Raptors players overwhelmed by the 'amazing' love of their fans
NBA Finals MVP Kawhi Leonard is notoriously calm, cool and collected, but even he is overwhelmed by the celebration taking place over the Toronto Raptors’ first league championship.
“It’s amazing. Everybody’s out. I don’t believe nobody went in to work today. Look at it. It’s amazing,” said Leonard about the throngs of people lining the parade route Monday.
Tens of thousands of people fell silent as an interview with the star forward that fans desperately hope will sign as a free agent with the Raptors was broadcast at Nathan Phillips Square where a rally is scheduled once the team arrives.
“Thank you Toronto, thank you Canada for the support. We did it,” he said, as the crowd erupted in cheers.
Leonard wasn’t the only player impressed by the reception for the team.
“The ground is shaking. It’s unbelievable. It’s hard to put into words,” said guard Fred VanVleet, who was a clutch shooter for the Raptors down the stretch.
“This is crazy, man… I don’t know what else to say. I don’t know what else to say,” said forward Pascal Siakam.
The next goal is to get another championship in 2020, he said.
“These are the best fans in the world. They deserve it.”
Danny Green said he felt that all 36 million Canadians were celebrating the victory.
“It’s a great feeling. The fans have supported us all year and we try to do the best we can to show as much love back to them. This is our way to trying to do that, giving it back to them.”
Head coach Nick Nurse admitted that, last summer, he pondered what a victory parade might be like but never pictured this result.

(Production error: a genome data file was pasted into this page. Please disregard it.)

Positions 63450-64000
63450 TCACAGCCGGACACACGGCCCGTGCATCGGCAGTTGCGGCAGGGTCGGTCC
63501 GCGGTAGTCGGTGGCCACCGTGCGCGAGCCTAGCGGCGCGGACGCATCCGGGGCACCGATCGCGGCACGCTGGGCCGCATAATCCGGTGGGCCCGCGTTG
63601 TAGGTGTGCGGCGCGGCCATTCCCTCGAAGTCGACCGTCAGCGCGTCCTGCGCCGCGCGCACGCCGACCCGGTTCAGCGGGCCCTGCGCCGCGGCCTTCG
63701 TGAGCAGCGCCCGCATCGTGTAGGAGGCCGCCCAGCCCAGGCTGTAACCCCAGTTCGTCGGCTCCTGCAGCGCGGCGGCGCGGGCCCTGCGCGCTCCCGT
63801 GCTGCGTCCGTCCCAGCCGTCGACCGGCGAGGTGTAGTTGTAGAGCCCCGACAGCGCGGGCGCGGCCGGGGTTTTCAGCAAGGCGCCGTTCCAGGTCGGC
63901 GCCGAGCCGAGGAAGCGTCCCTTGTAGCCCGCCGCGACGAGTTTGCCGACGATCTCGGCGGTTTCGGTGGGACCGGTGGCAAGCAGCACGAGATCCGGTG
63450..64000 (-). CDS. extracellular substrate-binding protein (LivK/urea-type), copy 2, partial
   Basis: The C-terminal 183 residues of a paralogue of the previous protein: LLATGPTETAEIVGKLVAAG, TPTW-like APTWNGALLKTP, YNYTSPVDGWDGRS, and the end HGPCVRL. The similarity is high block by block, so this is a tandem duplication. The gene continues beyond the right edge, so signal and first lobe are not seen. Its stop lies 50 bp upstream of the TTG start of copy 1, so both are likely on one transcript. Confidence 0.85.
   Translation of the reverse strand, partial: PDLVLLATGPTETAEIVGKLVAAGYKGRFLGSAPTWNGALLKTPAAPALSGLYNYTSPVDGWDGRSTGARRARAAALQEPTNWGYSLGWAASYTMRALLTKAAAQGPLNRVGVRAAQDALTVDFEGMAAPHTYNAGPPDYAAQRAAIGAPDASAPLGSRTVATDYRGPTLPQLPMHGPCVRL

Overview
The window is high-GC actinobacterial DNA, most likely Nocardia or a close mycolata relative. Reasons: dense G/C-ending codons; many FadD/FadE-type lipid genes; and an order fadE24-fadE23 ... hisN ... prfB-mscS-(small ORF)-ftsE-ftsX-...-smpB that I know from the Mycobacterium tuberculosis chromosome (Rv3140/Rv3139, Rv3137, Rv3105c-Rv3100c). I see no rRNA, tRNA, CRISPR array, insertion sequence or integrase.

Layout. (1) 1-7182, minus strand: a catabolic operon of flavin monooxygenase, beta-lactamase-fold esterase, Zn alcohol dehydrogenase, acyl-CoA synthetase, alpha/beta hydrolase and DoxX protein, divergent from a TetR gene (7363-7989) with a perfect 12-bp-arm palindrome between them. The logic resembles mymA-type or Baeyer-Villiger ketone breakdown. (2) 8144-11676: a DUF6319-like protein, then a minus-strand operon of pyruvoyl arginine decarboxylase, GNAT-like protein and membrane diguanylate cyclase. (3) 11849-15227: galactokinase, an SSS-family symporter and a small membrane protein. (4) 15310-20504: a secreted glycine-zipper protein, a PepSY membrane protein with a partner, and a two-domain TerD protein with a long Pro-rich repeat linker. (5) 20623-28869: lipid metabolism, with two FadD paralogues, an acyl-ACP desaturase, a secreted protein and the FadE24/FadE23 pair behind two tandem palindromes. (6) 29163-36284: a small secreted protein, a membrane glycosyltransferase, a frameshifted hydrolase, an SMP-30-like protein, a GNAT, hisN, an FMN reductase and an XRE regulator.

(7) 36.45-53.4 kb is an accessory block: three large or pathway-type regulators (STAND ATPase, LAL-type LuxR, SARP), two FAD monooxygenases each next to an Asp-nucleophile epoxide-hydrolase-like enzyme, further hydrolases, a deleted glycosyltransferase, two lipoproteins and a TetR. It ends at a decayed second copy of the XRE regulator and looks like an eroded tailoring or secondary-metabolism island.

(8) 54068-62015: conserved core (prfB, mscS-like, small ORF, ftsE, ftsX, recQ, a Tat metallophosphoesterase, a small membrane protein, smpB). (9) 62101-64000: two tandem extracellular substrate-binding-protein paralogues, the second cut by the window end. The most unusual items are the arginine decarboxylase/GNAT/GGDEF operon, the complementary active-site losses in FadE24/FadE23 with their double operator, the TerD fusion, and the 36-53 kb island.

“The fans here have helped us a lot,” he said. “When they were singing O Canada in Game 1, you could see the looks on the Warriors’ faces. They knew they had their hands full… they knew the whole country was behind the team.”
Kyle Lowry, the Raptors’ long-tenured player, had a tight grip on the championship trophy as he and his teammates took in the massive crowds jamming the parade route. More than three hours into the procession – pegged to take 2.5 hours – the buses carrying the team had just passed the halfway point on the route.
Seas of people are flooding the streets, overpasses, rooftops and parking garages to get a view of the parade.
“This is why we wanted to win a championship. This is unbelievable, unbelievable, and we ain’t even close to being done.”
Raptors owners Maple Leaf Sports and Entertainment is committed to carrying on the winning, too, says Edward Rogers, chair of Rogers Communications and a director of MLSE.
“I want everyone to know that the three of us and everyone are going to do everything we can to not just make this a one year thing but a dynasty. I think we’ve got the makings here to keep this going and to build on this.”